A section of Shelbyville Road in eastern Jefferson County is being widened to provide left turn lanes for the Johnson Road and Eastwood-Fisherville Road intersection. The project is being funded using System Development Charge Program funds and led by Louisville Metro Public Works Transportation & Engineering Division.
At the end of May 2020, year-to-date residential home sales in the Greater Louisville region were down 6.5% over 2019, likely because of the slowdown of the economy because of COVID-19. For the month of May alone, however, sales were down nearly 26%. (May data was the latest information available before this publication was printed.) The average selling price, $244,720, was up nearly 7%.
“The 26% drop in closings last month versus May 2019 was expected as those closings resulted from offers written just after the stay at home guidelines were put in place,” said Kathryn Sotelo, president of the Greater Louisville Association of Realtors (GLAR).
Showing activity in Kentucky was up 12% at the end of May 2020, compared with May 2019, GLAR said. Sotelo said June closings may be down slightly, but the region’s real estate agents expect that “pent up demand will probably close the gap in sales as long as new listings are added to the market.”
Agents have adapted to new procedures to increase safety during the pandemic, she said.
“While these are not normal conditions in which we typically list homes, we recognize that there are still sellers who need to sell and buyers that need to buy, and many, due to their life circumstances, have an urgent need and don’t feel they can wait,” Sotelo said. “We continue to find ways to help them through this time of turmoil to achieve their goals.”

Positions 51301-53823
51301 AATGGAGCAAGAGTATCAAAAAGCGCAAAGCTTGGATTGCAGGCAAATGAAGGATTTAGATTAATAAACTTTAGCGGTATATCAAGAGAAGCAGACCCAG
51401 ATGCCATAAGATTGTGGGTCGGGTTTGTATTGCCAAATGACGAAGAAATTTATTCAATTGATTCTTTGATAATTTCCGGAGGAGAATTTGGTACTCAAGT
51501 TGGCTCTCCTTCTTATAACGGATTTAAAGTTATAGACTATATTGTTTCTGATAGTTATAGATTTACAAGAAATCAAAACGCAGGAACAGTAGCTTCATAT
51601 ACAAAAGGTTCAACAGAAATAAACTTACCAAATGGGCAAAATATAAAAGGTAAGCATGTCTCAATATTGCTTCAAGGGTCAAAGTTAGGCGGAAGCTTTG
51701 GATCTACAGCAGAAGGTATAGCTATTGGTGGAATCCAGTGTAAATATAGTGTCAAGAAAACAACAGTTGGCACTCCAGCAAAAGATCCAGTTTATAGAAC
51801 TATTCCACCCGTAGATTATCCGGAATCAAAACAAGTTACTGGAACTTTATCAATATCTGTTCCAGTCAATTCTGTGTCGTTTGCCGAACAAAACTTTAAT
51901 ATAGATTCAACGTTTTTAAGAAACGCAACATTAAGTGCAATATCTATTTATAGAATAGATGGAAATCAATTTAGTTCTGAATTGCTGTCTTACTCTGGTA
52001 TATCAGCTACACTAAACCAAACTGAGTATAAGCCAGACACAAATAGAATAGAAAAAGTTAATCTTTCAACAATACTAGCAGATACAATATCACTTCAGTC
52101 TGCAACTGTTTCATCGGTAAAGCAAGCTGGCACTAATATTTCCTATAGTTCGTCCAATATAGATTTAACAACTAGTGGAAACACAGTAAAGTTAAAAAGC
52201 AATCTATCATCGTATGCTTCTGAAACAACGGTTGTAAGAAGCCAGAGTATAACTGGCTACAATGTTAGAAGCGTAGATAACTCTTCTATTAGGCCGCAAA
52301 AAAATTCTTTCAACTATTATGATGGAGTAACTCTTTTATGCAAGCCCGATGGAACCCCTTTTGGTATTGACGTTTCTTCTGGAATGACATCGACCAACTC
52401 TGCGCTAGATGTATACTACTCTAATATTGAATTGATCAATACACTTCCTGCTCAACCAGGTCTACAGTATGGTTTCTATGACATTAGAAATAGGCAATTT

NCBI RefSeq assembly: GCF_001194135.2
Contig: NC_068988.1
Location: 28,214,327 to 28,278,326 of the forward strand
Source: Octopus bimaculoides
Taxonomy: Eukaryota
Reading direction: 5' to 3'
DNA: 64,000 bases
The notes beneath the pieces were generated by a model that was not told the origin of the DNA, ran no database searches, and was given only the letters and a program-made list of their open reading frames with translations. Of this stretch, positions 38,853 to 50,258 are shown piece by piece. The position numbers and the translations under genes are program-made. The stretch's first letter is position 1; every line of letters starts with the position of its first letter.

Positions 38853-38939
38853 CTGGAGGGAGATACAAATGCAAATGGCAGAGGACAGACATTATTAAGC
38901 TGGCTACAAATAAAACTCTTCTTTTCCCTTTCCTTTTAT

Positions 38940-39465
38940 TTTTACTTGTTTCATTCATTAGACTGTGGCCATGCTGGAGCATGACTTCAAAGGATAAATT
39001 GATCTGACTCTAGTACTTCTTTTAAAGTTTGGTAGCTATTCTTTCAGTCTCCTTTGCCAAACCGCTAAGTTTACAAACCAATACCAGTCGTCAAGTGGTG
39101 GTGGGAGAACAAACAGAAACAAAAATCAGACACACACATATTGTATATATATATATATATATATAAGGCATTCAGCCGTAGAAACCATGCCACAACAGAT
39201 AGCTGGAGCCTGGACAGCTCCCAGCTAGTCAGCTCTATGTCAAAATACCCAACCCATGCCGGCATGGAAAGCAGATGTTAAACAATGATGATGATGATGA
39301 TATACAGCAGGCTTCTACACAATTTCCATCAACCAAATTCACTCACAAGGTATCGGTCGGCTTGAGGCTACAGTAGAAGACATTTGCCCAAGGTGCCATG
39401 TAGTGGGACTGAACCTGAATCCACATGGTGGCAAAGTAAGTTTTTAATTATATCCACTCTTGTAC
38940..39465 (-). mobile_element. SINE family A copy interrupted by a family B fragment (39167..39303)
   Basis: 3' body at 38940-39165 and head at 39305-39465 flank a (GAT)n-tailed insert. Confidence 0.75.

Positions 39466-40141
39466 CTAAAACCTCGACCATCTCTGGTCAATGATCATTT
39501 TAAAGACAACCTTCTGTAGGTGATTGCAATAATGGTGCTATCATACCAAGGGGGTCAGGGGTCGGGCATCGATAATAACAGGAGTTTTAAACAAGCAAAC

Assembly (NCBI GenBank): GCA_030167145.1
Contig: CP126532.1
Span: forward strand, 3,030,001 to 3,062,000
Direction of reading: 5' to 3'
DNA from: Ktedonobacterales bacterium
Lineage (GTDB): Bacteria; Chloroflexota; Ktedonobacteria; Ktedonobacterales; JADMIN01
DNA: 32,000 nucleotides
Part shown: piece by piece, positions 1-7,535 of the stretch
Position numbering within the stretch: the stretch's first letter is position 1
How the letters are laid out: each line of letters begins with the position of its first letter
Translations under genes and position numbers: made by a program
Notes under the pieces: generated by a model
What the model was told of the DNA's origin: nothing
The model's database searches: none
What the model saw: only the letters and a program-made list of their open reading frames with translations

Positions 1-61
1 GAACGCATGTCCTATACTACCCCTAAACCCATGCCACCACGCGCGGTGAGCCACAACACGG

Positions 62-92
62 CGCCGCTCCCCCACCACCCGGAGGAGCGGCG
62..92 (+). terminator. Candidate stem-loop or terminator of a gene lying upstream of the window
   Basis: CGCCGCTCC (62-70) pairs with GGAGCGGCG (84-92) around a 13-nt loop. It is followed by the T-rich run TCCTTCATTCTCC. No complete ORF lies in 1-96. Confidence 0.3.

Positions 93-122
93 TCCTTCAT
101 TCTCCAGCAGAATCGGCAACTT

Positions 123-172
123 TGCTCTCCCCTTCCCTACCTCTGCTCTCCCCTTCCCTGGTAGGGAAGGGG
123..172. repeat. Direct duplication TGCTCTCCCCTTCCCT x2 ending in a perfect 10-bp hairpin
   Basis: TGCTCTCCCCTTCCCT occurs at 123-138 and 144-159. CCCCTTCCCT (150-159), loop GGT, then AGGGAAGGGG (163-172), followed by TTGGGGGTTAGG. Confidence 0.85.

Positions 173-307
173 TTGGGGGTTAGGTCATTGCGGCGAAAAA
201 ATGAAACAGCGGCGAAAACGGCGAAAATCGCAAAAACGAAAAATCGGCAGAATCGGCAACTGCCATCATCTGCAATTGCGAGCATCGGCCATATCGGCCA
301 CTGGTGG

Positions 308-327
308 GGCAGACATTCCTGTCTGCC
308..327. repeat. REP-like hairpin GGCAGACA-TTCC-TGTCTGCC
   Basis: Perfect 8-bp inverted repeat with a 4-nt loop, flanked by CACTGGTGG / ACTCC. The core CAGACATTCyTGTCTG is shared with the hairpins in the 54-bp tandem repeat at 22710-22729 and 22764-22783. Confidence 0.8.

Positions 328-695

In 2019, home sales in the region were down 0.3%, but the average price was up 4.9%, according to GLAR data.
Louisville was named one of the best cities in the United States for first-time homebuyers by SmartAsset, a financial data company. Move.org named Louisville the No. 4 cities with the lowest cost of living.
Louisville has several interesting and sought-after neighborhoods that appeal to newcomers. From walkable spots in the central part of the city to the funky culture of the Highlands and the more rural areas, there’s a neighborhood for every lifestyle. Learn more about those neighborhoods on liveinlou.com.
13307 Magisterial Drive
Louisville, KY 40223
Visionaries in the Greater Louisville commercial real estate market, John Hollenbach and Greg Oakley have been leaders in the industry for over three decades. Hollenbach-Oakley is responsible for more than 3,000 acres of developments throughout the region, including Blankenbaker Crossings, Eastpoint Business Center, Blankenbaker Station Business Park, Oldham Reserve and River Ridge Gateway Office Park.
Hollenbach-Oakley serves as the project manager for the Louisville City Football Club soccer stadium, which will anchor the Butchertown Development District in Downtown Louisville.
The principals of Hollenbach-Oakley also own and manage Horizon Commercial Realty, a full-service commercial real estate brokerage firm that specializes in tenant/landlord representation and property management.